3. That varies by neighborhood. The older areas tend not to have thodse restrictions and the newer subdivisions often do.

4. There are lots of areas up here like that.



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Old 10-21-2009, 07:43 PM   #3 (permalink)
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Default Re: Cost of Fishing? / Should I bring my boat?

I am a native, but by no means an expert. You will like fishing in Colorado. There are many diverse opportunities across the state year round.

Fishing license--one license covers the entire state. The only place you can't go is private lakes. You can buy an extra rod stamp, meaning you can fish a maximum of two rods at once. It's like $35 for the year. Colorado State Parks has a bunch of reservoirs. A yearly pass is like $60 or so. Google it. There are plenty are other federal rec areas, but most fees are under $5 a day. ANRA--arapahoe national rec area is a good spot. I think it's like $35 for the year. Someone else can tell you about the boating registration, but I think it's like $35 a year.

The boat sounds fine. Key in colorado is deep-v hull because we get big wind at times up in the mountains. Usually calm in mornings, picks up as day goes on. Inspections should be fine. We are a much, much drier climate. Also you don't need to re-inspect if you fish the same lake you fished last time. There are many, many places to fish from shore. Oh, and there's awesome ice-fishing too. We also have fresh water salmon ("kokanee"). And of course, many good bass fisheries.

4X4--plenty of places to go. You can also hike to fish many "high" lakes that are stocked by planes. The number of spots are too numerous to even begin to mention.

Good Luck

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Old 10-21-2009, 08:11 PM   #4 (permalink)
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Default Re: Cost of Fishing? / Should I bring my boat?

Crazy Fingers,

I too a southern gent from GA, GO DAWGS, (just had to it was too easy) but any who. I LM bass fished all of my life from the shore or from a jon boat. Since I move out here a little over a year ago, my LM bass rods have done nothing but collected dust. I've used them twice only to focus on catching SM bass and it was just as easy as catching LM bass but only using smaller lures and an ever so soft take!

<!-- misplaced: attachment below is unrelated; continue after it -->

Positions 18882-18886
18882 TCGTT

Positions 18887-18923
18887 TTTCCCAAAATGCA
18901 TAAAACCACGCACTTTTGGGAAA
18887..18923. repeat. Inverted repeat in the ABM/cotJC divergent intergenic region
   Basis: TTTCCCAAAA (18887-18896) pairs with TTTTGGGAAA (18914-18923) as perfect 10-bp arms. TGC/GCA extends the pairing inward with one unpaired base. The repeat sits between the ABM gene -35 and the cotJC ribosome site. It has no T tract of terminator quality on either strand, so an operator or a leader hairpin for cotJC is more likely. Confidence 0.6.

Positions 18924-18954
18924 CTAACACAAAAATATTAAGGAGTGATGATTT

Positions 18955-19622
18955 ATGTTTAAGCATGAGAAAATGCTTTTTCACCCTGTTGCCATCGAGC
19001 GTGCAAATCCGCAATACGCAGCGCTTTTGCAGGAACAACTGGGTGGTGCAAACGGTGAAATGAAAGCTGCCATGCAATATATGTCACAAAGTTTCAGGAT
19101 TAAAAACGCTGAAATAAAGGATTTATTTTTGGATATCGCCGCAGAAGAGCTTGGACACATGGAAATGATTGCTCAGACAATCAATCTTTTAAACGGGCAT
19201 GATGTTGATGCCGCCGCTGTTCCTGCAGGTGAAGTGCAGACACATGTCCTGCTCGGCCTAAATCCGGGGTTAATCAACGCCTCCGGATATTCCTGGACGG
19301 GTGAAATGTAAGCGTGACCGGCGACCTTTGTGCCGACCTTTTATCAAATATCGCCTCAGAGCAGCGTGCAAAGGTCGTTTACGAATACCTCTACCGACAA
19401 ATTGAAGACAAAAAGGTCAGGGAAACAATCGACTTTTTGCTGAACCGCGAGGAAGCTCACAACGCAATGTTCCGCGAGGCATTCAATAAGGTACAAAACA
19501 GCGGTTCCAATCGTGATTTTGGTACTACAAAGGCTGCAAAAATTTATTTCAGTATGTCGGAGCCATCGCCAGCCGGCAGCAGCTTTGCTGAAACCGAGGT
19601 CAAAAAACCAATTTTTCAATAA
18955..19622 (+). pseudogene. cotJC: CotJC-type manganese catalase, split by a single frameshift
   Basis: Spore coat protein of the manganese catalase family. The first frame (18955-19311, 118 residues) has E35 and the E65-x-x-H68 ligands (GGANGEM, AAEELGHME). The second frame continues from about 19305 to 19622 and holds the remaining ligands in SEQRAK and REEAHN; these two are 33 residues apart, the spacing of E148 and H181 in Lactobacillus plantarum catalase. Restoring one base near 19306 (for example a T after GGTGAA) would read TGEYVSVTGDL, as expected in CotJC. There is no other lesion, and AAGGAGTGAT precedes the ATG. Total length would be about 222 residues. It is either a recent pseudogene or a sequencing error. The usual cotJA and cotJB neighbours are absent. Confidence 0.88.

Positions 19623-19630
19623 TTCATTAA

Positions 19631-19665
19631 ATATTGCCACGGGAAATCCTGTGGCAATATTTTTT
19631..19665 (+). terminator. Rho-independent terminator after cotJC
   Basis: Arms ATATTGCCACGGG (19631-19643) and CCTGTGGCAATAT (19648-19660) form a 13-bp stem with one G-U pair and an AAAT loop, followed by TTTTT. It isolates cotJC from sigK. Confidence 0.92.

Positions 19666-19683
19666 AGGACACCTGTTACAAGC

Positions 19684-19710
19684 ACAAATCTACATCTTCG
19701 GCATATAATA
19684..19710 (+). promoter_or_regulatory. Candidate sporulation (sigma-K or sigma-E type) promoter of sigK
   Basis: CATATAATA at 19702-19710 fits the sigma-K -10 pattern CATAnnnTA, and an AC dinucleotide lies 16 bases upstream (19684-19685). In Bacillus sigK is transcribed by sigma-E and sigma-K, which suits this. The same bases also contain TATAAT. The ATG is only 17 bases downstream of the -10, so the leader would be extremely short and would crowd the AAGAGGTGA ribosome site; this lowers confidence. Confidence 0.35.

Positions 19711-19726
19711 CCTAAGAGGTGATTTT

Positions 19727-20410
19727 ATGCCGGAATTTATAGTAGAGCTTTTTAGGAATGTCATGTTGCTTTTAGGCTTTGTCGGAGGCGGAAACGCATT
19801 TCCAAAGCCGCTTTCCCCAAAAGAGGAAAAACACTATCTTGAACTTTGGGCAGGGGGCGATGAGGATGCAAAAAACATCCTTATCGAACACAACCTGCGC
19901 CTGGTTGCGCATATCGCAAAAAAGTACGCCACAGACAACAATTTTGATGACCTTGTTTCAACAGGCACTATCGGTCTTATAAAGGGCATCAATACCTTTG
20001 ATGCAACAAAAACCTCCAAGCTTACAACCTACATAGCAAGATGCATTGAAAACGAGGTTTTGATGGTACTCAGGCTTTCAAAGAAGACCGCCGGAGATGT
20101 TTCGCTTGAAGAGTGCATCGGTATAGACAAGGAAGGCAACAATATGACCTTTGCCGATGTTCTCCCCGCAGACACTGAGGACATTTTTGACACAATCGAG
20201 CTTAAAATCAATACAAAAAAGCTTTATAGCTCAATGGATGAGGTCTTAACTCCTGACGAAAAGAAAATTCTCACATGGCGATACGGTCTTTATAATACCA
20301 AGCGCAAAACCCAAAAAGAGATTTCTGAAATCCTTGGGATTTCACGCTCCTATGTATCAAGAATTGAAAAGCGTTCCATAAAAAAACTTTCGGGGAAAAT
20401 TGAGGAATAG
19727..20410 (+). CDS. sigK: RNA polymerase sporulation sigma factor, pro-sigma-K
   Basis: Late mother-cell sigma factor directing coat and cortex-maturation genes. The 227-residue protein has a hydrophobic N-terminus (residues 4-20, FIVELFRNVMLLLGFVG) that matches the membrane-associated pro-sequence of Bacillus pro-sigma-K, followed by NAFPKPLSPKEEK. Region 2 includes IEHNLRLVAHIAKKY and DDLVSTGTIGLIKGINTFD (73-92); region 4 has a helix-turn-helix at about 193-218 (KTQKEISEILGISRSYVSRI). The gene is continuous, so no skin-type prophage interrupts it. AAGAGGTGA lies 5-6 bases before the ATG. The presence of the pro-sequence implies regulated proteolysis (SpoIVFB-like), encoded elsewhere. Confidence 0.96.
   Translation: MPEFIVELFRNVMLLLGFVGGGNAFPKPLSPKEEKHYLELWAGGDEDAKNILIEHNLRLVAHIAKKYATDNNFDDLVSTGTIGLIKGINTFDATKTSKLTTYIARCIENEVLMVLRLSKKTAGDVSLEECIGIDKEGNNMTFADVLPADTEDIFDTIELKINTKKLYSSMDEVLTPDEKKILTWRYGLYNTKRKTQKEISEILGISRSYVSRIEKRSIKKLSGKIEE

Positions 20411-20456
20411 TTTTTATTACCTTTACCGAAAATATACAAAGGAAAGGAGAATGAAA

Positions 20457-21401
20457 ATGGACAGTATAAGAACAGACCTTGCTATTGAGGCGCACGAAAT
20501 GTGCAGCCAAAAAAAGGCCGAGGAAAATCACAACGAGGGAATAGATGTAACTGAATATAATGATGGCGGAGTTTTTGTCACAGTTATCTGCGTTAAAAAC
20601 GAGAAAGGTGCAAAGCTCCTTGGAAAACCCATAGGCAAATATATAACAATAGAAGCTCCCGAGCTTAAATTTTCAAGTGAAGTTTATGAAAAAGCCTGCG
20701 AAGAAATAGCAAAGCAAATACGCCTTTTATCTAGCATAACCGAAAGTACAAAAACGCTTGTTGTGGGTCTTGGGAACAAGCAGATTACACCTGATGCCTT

Now with that said, I have totally fallen in love with fly fishing for trout. It's a whole new skill to me that I am fascinated with. Now I'm not suggesting you would do the same but the trout fishing is just too good out here and convenient. So no need for a boat if you decide to go that direction.

If your not into the fly fishing thing, no biggie, you can use similar techniques but just be prepared to modify your game...What I'm getting at is that the still water fishing is a little different and the lakes/reservoirs out here are NO where the size that we have in the south. I too would recommend selling your boat down there cause I rarely see a center console boat. Or keep it and be a trend starter. What I would suggest is finding a bass boat and trailer that out here. I'm sure you could get a better deal in the south on a bass boat than you can out here.

Thanks just may take on it, that's just my experience since I moved to this great state of Colorado!

Cheers,
Carp


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Old 10-21-2009, 08:37 PM   #5 (permalink)
 
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Default Re: Cost of Fishing? / Should I bring my boat?

Quote:
Originally Posted by CoCarp

If your not into the fly fishing thing, no biggie, you can use similar techniques but just be prepared to modify your game...What I'm getting at is that the still water fishing is a little different and the lakes/reservoirs out here are NO where the size that we have in the south. I too would recommend selling your boat down there cause I rarely see a center console boat. Or keep it and be a trend starter. What I would suggest is finding a bass boat and trailer that out here. I'm sure you could get a better deal in the south on a bass boat than you can out here.